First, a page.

Once the proper lines had more or less coalesced, the organizers - who I can only assume in retrospect were the professors emeriti, for such was what their eventual placement on stage suggested - began to don their own robes for the occasion, and this marked a moment of real pleasure for me, though one largely of amusement for the others, who are moderns and heathens and have no sense of space. The robes and caps worn by the organizers appear to have been designed to their own specifications, or at least with some greater thought in mind than "make it loose and dark." Theirs were rather colourful, in fact, and their caps were extravagant and luxurious, with all sorts of fringes and tassles and so forth in evidence. I was reminded of the garden party that concludes The Man Who Was Thursday, though I regret to say that my ignorance of the individual professors' specific reputations or professional capacities prevented me from making the sort of connections that were so obvious on that other occasion, or in the dazzling uniforms of the reconsistuted boroughs in The Napoleon of Notting Hill.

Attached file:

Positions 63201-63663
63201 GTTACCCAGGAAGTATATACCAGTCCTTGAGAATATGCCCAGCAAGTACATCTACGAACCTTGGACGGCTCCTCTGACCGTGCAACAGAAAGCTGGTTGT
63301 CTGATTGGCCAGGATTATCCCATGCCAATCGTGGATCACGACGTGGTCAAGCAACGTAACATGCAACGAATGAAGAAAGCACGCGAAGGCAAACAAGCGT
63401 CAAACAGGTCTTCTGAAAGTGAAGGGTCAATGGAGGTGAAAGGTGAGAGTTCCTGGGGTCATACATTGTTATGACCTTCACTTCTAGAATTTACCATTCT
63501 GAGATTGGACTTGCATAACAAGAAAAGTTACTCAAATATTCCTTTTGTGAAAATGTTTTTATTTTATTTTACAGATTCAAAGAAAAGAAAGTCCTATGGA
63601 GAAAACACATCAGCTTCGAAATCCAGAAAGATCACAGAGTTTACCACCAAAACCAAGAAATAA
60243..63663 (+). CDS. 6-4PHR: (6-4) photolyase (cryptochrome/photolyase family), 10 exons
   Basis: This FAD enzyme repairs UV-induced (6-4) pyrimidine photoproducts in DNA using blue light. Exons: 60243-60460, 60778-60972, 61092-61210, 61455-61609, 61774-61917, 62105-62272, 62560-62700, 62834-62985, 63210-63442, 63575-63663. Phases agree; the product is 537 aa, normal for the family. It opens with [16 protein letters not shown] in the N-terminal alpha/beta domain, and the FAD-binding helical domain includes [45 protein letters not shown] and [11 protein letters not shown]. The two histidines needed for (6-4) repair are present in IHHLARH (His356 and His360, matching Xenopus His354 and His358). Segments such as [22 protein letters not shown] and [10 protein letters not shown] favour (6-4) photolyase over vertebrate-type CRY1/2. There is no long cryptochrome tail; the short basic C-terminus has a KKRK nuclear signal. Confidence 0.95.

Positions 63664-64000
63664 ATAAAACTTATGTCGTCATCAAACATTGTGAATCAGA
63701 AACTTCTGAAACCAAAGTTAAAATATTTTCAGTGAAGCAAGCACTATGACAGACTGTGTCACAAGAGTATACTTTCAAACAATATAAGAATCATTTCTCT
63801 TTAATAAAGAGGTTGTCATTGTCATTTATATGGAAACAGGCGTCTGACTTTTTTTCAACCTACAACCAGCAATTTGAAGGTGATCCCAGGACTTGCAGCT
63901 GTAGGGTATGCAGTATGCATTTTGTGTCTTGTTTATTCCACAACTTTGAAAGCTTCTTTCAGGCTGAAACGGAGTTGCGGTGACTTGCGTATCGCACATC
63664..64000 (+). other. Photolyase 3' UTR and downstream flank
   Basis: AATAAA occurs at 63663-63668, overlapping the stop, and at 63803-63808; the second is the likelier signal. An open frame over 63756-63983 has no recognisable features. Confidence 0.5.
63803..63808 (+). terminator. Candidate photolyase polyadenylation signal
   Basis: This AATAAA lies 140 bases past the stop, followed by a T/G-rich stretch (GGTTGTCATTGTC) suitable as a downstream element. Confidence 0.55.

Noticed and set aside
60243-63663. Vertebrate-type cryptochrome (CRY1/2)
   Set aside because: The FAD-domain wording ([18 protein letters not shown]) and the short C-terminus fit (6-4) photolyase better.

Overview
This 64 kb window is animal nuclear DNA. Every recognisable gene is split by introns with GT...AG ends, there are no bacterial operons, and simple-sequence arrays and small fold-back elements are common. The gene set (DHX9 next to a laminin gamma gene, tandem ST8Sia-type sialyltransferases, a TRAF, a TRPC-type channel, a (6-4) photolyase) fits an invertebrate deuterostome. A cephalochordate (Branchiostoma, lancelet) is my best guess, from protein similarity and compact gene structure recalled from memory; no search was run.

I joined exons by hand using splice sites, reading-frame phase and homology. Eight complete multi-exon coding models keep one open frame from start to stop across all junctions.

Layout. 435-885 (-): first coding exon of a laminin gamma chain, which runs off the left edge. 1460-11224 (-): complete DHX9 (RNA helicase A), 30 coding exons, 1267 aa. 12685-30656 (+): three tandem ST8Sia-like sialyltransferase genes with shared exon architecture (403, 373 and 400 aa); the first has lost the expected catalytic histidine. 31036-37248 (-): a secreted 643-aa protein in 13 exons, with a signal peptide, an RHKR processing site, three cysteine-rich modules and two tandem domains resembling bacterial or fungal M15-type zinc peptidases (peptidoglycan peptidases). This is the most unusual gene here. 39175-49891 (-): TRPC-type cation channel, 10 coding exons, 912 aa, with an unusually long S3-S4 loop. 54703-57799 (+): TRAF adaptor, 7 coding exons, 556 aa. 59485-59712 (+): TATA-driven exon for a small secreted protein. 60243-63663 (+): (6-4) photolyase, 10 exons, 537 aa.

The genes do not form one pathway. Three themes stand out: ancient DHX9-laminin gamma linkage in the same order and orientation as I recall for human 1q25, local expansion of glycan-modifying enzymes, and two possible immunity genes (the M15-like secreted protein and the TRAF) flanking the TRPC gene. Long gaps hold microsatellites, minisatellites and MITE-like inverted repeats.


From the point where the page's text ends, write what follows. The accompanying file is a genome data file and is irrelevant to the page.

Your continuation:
Thereafter we all moved out, keeping careful tabs on who was where in line so that we would not eventually get up on stage at the wrong time. Many schools are small, but UWO is not; there were hundreds of us to get through, and this was the first of two ceremonies to be held that day during a week that would see two every day. Anyway, this snaking black line obstructed traffic and caused all sorts of confusion as it made its way into the auditorium proper, where we were greeted with the traditional processional music (though not, if memory serves, the traditional processional music by Elgar). We found our seats and awaited the entrance of the rest of the professors emeriti, who were to a man and woman clad in robes so bright and curious as to put ours to shame. Old-guard Canadian journalist Rod McQueen was on hand to receive an honorary degree, and he too was dressed in a highly distinctive outfit, wrought in yellow, purple and dark violet bordering on blue (if I did not misapprehend this latter colour in the dim light).